As part of its efforts to qualify for this baby-friendly status, the Doernbecher Children's Hospital at OHSU curtailed the use of pacifiers in its mother-baby unit in December 2010. After that date, the hospital required nurses and doctors to sign pacifiers out and use them only for "medically appropriate reasons," such as when a baby undergoes a painful surgical procedure or is withdrawing from drugs the mother took while pregnant.

The policy change provided Phillipi and her colleagues with a handy way of assessing before-and-after changes in pacifier use and breast-feeding, but their analysis lacks the rigor of a carefully designed and controlled study.

For instance, the hospital allowed visitors to bring their own pacifiers into the mother-baby unit, which is specially designed to accommodate mothers, infants, and family members. The researchers have no way of knowing how many outside pacifiers were brought it, or how often the infants used them.

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Moreover, the analysis didn't take into account the mothers' demographic profiles and the hospital's staffing levels, in particular the availability of doctors and nurses to give breast-feeding advice, Phillipi says.

Despite these weaknesses, the findings add another wrinkle to the already confusing recommendations for pacifier use in newborns. In contrast to the WHO, which discourages all pacifier use in the first six months of life, the American Academy of Pediatrics recommends giving babies pacifiers as they fall asleep beginning at the one-month mark, because this practice has been linked with a lower risk of sudden infant death syndrome (SIDS).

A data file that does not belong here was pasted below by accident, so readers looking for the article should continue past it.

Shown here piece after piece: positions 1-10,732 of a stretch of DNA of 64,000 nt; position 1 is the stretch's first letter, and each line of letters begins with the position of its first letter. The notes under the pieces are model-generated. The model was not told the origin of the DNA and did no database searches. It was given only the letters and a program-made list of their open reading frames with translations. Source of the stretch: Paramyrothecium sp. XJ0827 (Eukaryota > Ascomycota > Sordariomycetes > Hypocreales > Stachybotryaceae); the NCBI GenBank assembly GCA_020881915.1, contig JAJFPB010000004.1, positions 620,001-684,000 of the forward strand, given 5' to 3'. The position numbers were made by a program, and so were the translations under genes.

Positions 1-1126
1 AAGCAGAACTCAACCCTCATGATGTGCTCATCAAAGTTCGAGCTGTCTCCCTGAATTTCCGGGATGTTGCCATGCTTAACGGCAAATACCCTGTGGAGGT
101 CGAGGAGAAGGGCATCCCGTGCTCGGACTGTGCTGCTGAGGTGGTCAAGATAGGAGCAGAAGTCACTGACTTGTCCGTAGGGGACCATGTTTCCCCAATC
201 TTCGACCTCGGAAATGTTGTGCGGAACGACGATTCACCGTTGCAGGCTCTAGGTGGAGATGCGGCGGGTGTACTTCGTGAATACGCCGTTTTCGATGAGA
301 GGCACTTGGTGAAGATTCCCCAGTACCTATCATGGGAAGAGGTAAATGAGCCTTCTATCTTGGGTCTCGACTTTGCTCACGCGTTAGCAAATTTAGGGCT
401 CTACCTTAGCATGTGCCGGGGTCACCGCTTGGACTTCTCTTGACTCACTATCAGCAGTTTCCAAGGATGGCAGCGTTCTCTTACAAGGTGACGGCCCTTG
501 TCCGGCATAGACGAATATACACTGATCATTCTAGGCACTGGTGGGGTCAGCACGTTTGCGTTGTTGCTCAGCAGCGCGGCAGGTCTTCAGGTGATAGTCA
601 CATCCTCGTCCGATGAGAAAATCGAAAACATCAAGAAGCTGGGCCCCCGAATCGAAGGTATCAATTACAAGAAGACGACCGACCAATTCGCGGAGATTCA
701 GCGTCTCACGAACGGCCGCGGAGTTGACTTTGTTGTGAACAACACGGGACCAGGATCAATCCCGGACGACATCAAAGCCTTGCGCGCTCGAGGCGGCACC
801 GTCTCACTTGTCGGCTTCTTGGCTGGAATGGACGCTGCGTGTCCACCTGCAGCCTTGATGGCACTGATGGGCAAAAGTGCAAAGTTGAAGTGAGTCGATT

"It's very logical to think that pacifiers might interfere with breastfeeding, but there isn't really strong evidence that pacifiers are the problem, and they do turn out to be beneficial for reducing the risk of SIDS," Phillipi says. "Maybe we could approach mothers and their infants on a more individual basis… We can't make blanket recommendations about complex things."

Copyright Health Magazine 2011


soundoff (14 Responses)
  1. www.healthy24.net

    Thanks a lot to the writer of this article for the strong support for breast feeding.

    April 30, 2012 at 12:54 | Report abuse | Reply
  2. Dana